Transfer Obejcts vs Business Objects - Which Approach Works Best?
Transfer Object across the tiers
- Reduces network traffic in distributed systems. Transfer objects are passed to the client in a single remote call.
- Improves client performance by removing any need to assemble data models.
- Decouples business logic from the client and keeps it in the business tier.
- Improves transaction performance by isolating the components that can be updated.
- Data in transfer objects might get obsolete. The transfer object has a copy of the data which is not automatically updated if the data changes on the server.
- The system can be complicated when using concurrent access or transaction management processes.
- Synchronization logic can complicate the system if updatable transfer objects are used.
Object creation overhead on the server side increases.
Business Object across the tiers
- Good approach in simple presentation tier design.
- Makes easier the development in business and presentation tier because there is no need to assemble data models.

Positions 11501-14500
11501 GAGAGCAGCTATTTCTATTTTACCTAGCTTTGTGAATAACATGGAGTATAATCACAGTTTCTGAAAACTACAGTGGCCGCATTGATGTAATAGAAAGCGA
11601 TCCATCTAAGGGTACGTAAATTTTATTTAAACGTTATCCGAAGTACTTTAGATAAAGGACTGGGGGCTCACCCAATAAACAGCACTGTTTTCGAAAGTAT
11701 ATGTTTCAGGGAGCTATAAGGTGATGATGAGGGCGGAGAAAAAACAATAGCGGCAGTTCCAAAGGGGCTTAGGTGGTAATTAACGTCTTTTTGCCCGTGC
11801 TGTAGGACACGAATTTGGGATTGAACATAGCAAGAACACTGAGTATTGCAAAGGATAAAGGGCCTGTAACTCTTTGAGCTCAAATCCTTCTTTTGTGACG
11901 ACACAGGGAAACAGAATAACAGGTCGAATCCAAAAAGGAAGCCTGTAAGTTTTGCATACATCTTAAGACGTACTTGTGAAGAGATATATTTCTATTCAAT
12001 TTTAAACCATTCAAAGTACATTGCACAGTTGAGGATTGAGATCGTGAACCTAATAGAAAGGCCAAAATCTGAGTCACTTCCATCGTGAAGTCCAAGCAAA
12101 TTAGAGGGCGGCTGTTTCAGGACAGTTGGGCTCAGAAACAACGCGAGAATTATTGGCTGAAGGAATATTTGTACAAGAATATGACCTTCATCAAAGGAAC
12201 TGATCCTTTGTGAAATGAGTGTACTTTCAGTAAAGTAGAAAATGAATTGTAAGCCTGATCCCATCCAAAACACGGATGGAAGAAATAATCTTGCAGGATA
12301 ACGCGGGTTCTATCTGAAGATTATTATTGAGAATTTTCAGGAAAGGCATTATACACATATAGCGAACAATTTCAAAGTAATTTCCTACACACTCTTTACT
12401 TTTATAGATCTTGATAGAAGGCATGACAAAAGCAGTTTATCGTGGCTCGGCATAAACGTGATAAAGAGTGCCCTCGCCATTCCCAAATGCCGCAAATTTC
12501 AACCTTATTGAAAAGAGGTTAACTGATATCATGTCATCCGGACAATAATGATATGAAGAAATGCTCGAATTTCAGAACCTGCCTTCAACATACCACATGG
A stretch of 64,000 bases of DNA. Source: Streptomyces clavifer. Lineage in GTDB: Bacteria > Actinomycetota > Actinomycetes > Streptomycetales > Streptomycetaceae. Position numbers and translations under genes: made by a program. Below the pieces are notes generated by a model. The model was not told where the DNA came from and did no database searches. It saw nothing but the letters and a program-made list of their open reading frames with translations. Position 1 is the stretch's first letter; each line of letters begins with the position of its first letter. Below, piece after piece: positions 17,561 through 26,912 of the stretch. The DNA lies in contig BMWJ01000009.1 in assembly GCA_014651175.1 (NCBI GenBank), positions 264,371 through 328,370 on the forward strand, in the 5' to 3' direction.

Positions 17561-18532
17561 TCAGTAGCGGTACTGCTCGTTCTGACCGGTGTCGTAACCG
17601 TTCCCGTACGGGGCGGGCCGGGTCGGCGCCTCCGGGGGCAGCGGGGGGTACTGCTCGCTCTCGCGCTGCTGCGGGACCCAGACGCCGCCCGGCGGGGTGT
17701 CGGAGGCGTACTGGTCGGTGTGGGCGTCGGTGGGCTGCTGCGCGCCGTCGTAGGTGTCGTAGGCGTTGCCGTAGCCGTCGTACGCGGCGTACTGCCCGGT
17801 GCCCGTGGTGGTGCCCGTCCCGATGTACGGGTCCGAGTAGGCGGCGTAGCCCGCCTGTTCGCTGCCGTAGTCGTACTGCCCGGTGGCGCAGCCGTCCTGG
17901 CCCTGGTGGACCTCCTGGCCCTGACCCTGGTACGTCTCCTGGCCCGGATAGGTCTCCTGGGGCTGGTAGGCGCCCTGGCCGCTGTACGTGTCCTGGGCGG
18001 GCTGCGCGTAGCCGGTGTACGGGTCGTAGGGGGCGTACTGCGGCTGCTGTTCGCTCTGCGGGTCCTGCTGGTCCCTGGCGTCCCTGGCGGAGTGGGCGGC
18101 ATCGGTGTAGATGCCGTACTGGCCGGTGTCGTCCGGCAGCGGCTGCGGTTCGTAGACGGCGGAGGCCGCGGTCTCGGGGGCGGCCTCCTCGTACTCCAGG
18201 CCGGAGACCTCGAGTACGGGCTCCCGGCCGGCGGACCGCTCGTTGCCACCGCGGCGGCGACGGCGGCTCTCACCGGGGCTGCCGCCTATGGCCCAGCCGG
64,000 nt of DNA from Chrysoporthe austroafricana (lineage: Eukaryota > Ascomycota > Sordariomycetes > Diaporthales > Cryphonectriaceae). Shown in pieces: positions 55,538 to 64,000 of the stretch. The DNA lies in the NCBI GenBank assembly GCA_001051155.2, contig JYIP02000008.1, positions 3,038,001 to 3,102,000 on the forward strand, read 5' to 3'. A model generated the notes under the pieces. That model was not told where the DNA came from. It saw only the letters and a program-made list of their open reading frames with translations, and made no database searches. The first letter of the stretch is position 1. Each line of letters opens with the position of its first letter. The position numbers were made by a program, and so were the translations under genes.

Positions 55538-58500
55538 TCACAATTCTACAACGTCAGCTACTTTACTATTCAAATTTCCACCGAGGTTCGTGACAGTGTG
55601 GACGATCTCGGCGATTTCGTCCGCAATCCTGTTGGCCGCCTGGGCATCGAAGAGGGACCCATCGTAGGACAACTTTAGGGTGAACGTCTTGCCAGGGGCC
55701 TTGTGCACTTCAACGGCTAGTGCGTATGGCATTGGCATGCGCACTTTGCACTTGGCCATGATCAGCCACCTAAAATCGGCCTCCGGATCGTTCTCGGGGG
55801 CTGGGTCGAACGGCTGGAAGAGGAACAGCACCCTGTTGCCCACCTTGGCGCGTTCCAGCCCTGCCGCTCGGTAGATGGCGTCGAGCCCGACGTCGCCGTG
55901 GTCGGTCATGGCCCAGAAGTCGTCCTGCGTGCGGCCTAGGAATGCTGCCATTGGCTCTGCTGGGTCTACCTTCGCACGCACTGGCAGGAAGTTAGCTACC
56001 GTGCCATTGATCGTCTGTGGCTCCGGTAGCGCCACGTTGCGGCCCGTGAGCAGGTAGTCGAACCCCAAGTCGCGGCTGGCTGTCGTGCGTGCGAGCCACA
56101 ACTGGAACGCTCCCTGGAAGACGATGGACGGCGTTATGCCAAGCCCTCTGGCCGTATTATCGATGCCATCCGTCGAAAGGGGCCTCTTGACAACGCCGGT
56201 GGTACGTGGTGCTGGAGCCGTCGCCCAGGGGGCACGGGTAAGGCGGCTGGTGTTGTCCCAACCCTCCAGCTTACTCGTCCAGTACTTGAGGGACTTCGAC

- Couples presentation tier and business tier. (Note: If the business requirements don’t change often I consider that is good point to use them but otherwise it could be a nightmare for each single change to adapt the presentation tier.)
- In the case that the user interface requires a complex set of properties, passing the domain model across the tiers can become heavyweight in terms of memory.
- The development in the presentation tier can be complex because we need to navigate across multiple business objects to get the properties.
- The development in business tier can become very tedious because we will load a lot of properties in the domain model (properties from BO1 -> properties from BO2 -> properties from BO3 and so on). There are two approaches to have all the properties in presentation tier:
- In business tier: Eager relationships in JPA entities.
- In business tier: “Fetch Join” in application services.
Note: Some frameworks keep transaction opened during the render of the user interface.
When relationships in the JPA entities can be defined as LAZY, we don't have to worry about exceptions such as org.hibernate.LazyInitializationException when using Hibernate as JPA provider.
What are your thoughts? Has any one particular approach worked better for you?
(Note: Opinions expressed in this article and its replies are the opinions of their respective authors and not those of DZone, Inc.)